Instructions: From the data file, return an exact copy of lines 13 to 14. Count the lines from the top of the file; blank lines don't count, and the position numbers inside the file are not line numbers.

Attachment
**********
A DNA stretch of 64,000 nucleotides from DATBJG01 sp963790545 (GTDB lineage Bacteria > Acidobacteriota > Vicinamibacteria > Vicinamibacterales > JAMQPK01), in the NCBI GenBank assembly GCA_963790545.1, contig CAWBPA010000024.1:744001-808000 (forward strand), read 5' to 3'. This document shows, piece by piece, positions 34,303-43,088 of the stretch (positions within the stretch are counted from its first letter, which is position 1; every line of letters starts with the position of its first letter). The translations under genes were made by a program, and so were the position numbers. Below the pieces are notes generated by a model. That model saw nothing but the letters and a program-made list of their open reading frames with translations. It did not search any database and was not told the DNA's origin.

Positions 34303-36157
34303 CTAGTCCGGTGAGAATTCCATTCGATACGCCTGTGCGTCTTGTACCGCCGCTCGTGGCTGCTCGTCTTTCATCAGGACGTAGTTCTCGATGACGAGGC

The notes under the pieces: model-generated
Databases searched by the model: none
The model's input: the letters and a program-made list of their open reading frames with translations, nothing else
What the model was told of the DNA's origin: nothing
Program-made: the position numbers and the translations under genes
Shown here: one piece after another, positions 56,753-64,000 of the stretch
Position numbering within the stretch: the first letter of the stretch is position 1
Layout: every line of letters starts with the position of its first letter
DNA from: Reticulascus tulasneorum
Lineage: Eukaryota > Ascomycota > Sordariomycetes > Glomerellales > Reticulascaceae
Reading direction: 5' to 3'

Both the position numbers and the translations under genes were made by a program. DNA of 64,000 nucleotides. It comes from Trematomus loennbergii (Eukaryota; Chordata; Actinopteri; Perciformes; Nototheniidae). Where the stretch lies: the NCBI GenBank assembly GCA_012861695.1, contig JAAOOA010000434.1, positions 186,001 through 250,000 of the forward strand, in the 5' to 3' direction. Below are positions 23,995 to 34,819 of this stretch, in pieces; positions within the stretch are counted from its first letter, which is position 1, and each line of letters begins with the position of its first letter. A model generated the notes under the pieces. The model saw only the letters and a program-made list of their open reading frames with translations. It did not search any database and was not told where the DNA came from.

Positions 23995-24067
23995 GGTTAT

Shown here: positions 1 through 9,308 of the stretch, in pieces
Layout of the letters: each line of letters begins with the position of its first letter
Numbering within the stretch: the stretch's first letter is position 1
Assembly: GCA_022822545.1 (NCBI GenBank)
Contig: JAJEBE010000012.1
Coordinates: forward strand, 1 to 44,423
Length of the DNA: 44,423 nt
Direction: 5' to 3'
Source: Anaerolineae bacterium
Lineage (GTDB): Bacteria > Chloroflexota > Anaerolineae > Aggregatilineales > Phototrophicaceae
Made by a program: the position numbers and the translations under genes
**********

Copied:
Lineage: Eukaryota > Ascomycota > Sordariomycetes > Glomerellales > Reticulascaceae
Reading direction: 5' to 3'